- W argued that costs awards should be considered differently in the Family Division, and that notwithstanding the application of the CPR in this case, a presumption in favour of costs orders could be displaced more easily than in other divisions. W also argued that H was guilty of poor litigation conduct. W adopted a fall-back position that costs should, in any event, be reserved until the end of the overall proceedings.
- Lieven J had to decide:
- which rule(s) in relation to costs should apply in this case;
- what factors should be taken into account; and
- whether to award costs on the standard or indemnity basis.
- Lieven J described W’s conduct of the litigation as having been ‘fairly extraordinary’. W was found to have spent c. £900,000 in legal fees arguing that she was the victim in a conspiracy to defraud her. She had made numerous applications and sought reams of disclosure. Moreover, W was found to have made very serious allegations against H and others. However, at the eleventh hour she had seemingly dropped her case against the other parties, leaving H unable to effectively clear his name.
- Since this was a preliminary issues hearing (and therefore not a ‘financial remedy proceeding’), the normal ‘no order’ principle did not apply. W conceded that costs therefore should follow the event, and that the CPR should be applied as allowed for in FPR r.28.2.
- Lieven J found that the presumption relating to discontinuance under CPR r.38.6 did not apply, per se, since it is not referred to in FPR r.28.2. However, it was still relevant to the exercise of the court’s discretion. The judge found that a party who causes another party to incur costs and then chooses to withdraw should usually be liable for the wasted costs.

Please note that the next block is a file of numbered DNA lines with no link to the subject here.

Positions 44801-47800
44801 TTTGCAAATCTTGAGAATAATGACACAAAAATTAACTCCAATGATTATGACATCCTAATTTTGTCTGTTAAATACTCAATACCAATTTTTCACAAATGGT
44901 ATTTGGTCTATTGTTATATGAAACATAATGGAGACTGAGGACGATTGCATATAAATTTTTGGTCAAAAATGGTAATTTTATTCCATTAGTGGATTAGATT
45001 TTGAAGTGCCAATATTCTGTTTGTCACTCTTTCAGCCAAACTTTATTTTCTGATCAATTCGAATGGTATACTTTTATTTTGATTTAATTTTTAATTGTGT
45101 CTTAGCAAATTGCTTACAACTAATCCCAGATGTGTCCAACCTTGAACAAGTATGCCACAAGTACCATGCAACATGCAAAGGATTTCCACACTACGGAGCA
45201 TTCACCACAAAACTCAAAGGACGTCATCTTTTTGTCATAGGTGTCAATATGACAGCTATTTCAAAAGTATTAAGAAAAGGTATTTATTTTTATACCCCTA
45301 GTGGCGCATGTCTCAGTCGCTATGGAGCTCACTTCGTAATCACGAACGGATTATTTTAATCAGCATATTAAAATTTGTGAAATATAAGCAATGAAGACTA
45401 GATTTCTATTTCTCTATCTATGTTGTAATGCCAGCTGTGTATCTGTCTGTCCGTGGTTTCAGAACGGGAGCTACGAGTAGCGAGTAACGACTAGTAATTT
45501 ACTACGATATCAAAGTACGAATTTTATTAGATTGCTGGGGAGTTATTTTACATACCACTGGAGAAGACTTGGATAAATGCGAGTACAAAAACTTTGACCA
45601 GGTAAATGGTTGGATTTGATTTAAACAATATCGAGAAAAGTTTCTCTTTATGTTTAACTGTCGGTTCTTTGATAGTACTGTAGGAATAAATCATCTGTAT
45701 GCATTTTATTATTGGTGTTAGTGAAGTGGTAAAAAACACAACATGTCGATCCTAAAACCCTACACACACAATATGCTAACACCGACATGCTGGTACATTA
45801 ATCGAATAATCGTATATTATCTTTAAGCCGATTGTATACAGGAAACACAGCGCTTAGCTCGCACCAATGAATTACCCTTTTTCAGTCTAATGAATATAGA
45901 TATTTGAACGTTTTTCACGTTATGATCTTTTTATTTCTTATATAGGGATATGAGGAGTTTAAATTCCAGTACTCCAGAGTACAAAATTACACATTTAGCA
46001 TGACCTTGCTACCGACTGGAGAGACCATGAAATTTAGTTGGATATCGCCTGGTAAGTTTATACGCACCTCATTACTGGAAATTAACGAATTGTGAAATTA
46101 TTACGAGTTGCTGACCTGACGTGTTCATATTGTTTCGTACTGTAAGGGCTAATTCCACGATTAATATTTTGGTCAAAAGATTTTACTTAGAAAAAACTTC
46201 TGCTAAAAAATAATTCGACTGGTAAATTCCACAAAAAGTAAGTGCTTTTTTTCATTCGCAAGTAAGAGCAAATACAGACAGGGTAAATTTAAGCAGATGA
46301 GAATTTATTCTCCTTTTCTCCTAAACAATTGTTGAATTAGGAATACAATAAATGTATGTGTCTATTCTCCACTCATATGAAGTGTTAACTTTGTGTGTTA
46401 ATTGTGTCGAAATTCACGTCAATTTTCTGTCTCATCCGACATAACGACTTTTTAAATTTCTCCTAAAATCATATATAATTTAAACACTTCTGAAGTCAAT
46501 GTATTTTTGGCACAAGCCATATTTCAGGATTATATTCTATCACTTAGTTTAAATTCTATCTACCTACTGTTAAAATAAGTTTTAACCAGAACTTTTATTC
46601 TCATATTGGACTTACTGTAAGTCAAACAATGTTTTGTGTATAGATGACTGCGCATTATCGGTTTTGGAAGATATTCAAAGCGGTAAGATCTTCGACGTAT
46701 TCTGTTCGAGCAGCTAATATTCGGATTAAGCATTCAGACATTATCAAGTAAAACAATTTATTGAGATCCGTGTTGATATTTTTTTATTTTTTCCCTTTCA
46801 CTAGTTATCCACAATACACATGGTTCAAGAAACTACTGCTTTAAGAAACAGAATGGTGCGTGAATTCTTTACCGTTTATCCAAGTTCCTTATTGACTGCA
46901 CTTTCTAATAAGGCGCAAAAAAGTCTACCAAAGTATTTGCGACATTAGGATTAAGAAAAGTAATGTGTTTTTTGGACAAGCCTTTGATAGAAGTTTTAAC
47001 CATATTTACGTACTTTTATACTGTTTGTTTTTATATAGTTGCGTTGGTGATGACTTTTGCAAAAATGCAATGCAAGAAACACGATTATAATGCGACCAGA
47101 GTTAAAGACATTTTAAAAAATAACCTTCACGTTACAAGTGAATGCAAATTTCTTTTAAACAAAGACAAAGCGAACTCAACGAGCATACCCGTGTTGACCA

- Moreover, Lieven J held that the Family Division needed to be consistent with the other Divisions of the High Court in relation to allegations of fraud, conspiracy and sham. Consequently, parties who make such serious and potentially reputation-damaging allegations would be under greater threat of costs awards if they chose to discontinue proceedings.
- Lieven J was unpersuaded that H’s litigation conduct should affect her exercise of discretion in this case, even though she had previously been highly critical of it.
- The judge was also unconvinced by W’s submission that costs should be reserved on the basis that it would be too difficult to separate out the various items referable to the preliminary issues. Lieven J held that it was not appropriate to reserve the costs; the preliminary issues had been deliberately ‘hived off’ from the rest of the proceedings, and this should be so for the costs as well. The judge accordingly held that W should pay H £80,000 on account, representing costs for the preliminary issue proceedings on the indemnity basis.
- In a postscript to the judgment, in response to submissions from the Castle parties asking the court not to disclose details of the settlement reached with W, Lieven J held that they should remain in the public judgment on the basis that they provided important context for the decision.